- False information in a work visa: If applying for a work visa, the Government can verify the information you have given against information given in previous applications. If incorrect information was given, your visa can be cancelled even after it has been approved.
For example, if it is a requirement to renew your working holiday visa that you complete regional work, but you haven’t and you say you have in your application, then your visa may be cancelled. Incorrect information is often detected in subsequent visa applications.
- False declarations as an incoming passenger: Information given in incoming passenger declarations is treated in a similar way to information given in a visa application – it must not be false or misleading.
For example, if you’re coming from one of the “green flag” countries (where visa approval is quicker) but you give false declarations about your travel history as an incoming passenger, this can affect your chances of obtaining a new visa while you’re in Australia.
Any information that you are providing to the Department of Home Affairs must be correct, accurate and honest.
There is more information about visa cancellation on the Department of Home Affairs website.
What to do if you receive a Notice of Intention to Consider Cancellation
If you receive a Notice of Intention to Consider Cancellation, get in touch with a reputable immigration law specialist, such as TMA, immediately.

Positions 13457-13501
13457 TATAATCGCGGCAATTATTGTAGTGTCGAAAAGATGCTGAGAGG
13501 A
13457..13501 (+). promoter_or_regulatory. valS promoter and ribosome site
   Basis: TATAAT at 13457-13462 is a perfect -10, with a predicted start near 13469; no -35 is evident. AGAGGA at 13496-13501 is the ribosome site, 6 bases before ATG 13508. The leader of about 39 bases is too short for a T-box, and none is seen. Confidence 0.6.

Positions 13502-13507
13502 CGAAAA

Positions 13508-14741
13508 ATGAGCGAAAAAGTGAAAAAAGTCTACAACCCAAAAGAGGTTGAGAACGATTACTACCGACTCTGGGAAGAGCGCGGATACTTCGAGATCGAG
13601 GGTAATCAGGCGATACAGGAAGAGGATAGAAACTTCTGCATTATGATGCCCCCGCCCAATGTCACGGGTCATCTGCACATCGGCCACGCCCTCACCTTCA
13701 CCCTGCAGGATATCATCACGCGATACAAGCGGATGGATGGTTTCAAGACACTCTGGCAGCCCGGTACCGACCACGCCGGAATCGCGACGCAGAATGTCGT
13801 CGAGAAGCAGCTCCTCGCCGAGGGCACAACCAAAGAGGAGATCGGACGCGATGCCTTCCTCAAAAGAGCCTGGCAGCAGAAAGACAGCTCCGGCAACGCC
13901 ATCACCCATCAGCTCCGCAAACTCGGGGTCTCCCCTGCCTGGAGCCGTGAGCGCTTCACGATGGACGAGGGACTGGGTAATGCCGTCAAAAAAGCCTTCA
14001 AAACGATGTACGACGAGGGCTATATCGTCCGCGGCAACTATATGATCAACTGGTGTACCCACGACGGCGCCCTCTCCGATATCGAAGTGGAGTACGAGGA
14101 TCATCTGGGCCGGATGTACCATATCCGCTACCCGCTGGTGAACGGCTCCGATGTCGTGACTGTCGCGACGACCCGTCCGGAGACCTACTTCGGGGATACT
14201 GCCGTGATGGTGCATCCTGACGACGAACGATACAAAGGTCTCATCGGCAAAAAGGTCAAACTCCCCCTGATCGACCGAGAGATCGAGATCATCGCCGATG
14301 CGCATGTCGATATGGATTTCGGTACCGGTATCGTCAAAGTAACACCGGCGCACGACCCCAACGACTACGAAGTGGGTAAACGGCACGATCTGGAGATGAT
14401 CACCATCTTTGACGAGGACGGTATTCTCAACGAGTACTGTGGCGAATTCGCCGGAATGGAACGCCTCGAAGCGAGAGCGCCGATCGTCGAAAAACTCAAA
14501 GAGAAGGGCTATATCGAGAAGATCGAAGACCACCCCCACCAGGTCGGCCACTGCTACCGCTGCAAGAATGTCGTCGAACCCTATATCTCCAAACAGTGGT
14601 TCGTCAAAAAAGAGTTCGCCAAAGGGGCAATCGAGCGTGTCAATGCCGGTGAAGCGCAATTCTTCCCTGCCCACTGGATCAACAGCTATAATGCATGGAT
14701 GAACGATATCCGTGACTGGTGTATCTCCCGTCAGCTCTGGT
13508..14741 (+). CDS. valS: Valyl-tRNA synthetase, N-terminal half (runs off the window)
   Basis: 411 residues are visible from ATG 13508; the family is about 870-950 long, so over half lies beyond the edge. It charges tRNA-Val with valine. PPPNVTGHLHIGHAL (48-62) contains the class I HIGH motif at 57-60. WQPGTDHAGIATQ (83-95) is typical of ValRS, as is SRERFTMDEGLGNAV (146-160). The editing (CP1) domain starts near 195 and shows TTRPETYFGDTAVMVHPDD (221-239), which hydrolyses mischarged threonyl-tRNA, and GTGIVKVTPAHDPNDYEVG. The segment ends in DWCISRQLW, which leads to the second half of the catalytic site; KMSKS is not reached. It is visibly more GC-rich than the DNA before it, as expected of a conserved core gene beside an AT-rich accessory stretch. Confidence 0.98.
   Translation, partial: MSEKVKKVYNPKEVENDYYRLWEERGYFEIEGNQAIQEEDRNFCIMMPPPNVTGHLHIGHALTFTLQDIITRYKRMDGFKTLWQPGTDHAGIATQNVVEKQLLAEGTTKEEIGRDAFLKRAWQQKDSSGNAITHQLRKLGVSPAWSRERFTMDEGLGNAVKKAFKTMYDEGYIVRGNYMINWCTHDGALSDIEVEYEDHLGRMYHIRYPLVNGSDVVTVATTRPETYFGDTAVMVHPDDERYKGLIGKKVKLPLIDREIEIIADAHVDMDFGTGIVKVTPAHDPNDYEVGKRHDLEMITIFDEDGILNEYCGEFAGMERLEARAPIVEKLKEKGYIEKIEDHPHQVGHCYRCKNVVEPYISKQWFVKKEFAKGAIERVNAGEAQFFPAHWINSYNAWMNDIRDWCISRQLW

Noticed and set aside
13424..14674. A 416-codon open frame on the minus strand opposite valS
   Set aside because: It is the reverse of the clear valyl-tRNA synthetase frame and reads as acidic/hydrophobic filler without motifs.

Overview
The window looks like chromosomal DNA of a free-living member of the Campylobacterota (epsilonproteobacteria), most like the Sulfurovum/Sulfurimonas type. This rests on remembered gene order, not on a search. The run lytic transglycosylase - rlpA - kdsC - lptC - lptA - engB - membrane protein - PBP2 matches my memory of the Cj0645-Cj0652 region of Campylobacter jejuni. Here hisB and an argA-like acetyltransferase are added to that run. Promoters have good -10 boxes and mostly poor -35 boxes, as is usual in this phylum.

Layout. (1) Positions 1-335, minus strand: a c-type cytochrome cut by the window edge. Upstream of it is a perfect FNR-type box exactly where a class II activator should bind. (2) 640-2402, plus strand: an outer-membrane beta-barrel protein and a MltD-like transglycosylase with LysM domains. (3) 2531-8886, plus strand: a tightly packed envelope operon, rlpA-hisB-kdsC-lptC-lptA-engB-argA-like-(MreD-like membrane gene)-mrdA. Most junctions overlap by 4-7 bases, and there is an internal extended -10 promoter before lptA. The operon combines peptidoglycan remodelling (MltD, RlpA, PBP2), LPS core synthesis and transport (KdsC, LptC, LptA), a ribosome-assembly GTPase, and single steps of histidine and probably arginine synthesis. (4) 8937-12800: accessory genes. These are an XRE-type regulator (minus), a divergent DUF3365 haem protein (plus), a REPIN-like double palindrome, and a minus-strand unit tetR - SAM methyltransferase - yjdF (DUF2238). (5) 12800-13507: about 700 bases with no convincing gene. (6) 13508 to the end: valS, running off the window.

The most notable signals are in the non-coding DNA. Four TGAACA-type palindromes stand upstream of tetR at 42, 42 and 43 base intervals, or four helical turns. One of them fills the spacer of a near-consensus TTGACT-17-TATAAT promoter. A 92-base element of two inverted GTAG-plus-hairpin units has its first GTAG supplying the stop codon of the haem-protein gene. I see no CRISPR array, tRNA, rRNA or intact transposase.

The Notice of Intention to Consider Cancellation will outline the reasons why the Department intends to cancel your visa and it is imperative that you understand the reasons why your visa may be cancelled.
It’s at this point that the Department will afford you “natural justice” and you will have an opportunity to provide a response to the Notice of Intention to Consider Cancellation. This is an opportunity to provide compelling reasons as to why your visa should not be cancelled.
According to the Office of the Information Commission: “Natural justice is the right to be made aware of, and respond to, information which will be used in the course of a decision that will negatively affect the person.”
An immigration specialist, who understands the regulations and has access to the Department’s internal policies, will help you gain clarity as they can see the big picture of your immigration options, for example, the reasons for cancellation, arguments that can be made to avoid cancellation, a strategy to move forward with alternative visa options, and your future prospects as a migrant in Australia.
You will have a certain timeframe to provide a response, and it is important that you respond within this timeframe otherwise your visa will be cancelled.
Once you have provided a response, the case officer will review the information you’ve provided, consider the particular circumstances and whether there are discretional grounds not to cancel, and make a decision based on the weight of each response you have given.
What to do if your visa is cancelled
If your visa is cancelled by the Department of Home Affairs it will impact your stay in Australia as you immediately become “unlawful”. When you are considered unlawful there’s a very limited number of visas that you could apply for – and your best chance of remaining in Australia is to enlist the help of a immigration law specialist, such as TMA.